Journal of Namibian Studies : History Politics Culture

Aims and Scope

The aim of the Journal of Namibian Studies - History Politics Culture (ISSN print 1863-5954; ISSN online 2197-5523) is to make available to an academic audience around the world scholarly work and original research of high standards in English. The journal is inter- and transdisciplinary and covers the humanities and the social sciences. As such it seeks to serve as an interface between local and international Namibianist scholars. The main objective is to ensure that debate on Namibia-related issues, for which there is generally no adequate forum, is accessible both within Namibia and internationally. Articles submitted for publication will be thoroughly and anonymously peer-reviewed. There are two issues per year, each containing four or five articles and substantial book reviews.

About JNS

   * JNS is the only academic journal devoted exclusively to Namibian Studies.
   * Editorial policy encourages an inter- and transdisciplinary approach.
   * JNS is held by libraries around the world. Articles published in JNS come to the attention of international scholars.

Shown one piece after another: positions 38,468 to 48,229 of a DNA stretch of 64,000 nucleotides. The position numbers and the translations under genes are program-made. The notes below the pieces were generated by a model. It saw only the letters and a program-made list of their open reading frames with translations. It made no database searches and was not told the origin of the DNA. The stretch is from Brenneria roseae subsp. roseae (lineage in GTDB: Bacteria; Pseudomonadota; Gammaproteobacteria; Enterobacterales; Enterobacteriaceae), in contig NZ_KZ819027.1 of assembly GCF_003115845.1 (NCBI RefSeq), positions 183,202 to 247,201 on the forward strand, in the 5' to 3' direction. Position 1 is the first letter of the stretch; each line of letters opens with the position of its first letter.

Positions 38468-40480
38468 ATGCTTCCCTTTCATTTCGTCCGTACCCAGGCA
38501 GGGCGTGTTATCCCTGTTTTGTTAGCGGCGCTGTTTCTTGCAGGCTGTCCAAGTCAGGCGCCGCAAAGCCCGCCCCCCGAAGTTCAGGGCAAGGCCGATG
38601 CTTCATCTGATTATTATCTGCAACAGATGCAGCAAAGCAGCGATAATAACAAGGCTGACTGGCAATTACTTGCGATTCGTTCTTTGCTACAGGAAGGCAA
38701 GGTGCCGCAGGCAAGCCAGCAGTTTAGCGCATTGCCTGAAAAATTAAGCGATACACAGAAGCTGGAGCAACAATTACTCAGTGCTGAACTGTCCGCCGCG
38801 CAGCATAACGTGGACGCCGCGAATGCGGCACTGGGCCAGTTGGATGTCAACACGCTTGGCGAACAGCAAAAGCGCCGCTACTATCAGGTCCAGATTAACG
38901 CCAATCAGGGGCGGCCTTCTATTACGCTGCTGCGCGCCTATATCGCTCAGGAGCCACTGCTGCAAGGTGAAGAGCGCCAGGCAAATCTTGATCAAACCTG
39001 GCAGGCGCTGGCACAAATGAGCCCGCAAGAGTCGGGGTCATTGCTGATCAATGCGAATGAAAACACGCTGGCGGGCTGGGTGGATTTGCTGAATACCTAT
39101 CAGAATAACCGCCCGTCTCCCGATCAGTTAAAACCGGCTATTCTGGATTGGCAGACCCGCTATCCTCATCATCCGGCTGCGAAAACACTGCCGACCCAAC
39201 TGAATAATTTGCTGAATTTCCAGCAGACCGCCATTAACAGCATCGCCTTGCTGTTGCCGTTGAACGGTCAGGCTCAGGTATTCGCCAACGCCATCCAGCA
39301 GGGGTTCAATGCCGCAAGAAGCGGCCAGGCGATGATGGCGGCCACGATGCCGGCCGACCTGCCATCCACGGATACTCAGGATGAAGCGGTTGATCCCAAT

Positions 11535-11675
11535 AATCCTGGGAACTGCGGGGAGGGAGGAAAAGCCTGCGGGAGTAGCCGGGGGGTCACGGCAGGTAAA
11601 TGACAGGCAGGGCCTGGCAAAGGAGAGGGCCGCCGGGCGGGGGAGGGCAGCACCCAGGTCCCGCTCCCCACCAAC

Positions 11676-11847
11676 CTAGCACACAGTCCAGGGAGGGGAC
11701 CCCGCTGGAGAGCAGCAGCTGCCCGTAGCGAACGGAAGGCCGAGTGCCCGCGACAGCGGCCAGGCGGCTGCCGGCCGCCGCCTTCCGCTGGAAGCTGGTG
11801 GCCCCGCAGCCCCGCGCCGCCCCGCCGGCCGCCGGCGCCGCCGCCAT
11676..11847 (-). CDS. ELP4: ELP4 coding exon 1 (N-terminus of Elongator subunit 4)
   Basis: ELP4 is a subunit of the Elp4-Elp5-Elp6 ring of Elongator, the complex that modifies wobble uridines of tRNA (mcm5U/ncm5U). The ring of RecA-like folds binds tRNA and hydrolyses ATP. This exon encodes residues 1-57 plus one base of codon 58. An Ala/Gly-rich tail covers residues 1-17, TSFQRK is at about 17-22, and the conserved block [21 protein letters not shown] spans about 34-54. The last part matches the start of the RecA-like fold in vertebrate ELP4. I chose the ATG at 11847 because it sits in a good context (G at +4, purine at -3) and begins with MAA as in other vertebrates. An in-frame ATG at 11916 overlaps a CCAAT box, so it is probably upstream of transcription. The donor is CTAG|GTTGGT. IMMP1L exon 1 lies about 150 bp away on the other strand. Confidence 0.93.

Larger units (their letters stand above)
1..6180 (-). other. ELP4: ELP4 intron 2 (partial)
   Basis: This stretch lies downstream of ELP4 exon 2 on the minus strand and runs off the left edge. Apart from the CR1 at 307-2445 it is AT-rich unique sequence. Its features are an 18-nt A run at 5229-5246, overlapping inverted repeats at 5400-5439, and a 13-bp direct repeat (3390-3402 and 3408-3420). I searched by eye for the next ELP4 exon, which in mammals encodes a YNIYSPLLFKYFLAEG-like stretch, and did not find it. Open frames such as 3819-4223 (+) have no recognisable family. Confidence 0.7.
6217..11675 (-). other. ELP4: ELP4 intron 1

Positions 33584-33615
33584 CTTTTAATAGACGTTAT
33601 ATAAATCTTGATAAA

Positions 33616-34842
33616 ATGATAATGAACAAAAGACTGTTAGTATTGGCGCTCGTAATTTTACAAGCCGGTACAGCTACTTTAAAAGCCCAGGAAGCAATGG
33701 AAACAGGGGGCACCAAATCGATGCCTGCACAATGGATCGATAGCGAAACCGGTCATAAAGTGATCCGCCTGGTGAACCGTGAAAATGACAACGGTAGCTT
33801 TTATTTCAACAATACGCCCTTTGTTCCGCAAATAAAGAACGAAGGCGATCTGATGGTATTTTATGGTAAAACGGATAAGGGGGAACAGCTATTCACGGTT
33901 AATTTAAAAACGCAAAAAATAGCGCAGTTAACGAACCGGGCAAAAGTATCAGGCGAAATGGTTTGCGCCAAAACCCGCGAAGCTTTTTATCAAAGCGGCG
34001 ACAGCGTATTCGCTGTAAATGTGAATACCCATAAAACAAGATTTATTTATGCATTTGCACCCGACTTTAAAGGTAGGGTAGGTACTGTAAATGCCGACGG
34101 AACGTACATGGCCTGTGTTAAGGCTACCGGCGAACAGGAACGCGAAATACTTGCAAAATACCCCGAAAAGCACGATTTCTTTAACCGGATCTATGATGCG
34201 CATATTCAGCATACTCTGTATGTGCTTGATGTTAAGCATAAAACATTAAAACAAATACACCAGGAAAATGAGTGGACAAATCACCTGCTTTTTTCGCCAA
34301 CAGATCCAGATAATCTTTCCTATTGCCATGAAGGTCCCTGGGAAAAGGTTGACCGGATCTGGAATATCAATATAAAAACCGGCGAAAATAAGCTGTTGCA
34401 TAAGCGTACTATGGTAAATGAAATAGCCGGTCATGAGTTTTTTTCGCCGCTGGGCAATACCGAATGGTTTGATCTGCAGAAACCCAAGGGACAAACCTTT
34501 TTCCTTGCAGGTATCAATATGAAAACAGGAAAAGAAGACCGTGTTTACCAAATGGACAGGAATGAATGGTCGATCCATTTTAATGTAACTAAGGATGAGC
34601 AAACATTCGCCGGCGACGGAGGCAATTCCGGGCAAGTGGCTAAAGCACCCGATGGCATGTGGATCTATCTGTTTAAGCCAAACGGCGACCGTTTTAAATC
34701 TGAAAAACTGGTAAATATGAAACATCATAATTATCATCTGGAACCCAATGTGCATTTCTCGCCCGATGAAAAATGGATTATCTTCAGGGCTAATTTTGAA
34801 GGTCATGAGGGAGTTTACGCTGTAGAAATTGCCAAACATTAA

* There are no deadlines for the submission of articles. Papers submitted to be considered for publication are welcome at all times.
   * It is part of our policy to keep the time span for the editorial process as short as possible.
   * Material submitted for publication will only be accepted in English.
   * The journal operates in an anonymous peer-review mode.
   * Final acceptance of submitted articles will be decided following consideration of the reviewers’ feedback and rests solely with the editors.
   * Submissions of articles can be made any time by e-mail attachment in Microsoft Word Format to:



Current Issue

Vol 13 (2013)

Table of Contents

Constraints on the development of liberal ideas and practices in colonial Namibia
Christo Botha 7-31
Batswana dikgosi (chiefs) and the incorporation of South West Africa into the Union of South Africa, 1946: What business did they have in the issue?
Brian T. Mokopakgosi 55-77
Township tourism and the political spaces of Katutura
Laura Connoy; Suzan Ilcan 33-54
Vicious vets and lazy locals: Experimentation, politics and CBPP in north-west Namibia, 1925 – 1980
Steven Van Wolputte 79-100
Review: Dirk Göttsche, Remembering Africa. The Rediscovery of Colonialism in Contemporary German Literature, Rochester, NY, Camden House, 2013.
Bruno Arich-Gerz 101-103
Review: Peter Curson, Border Conflicts in a German African Colony. Jakob Morengo and the Untold Tragedy of Edward Presgrave, Arena Books 2012
Matthias Häußler 105-107
Review: Emmanuel Ike Udogu, Liberating Namibia: The Long Diplomatic Struggle Between the United Nations and South Africa, Jefferson, Mcfarland, 2012.
Chris Saunders 109-110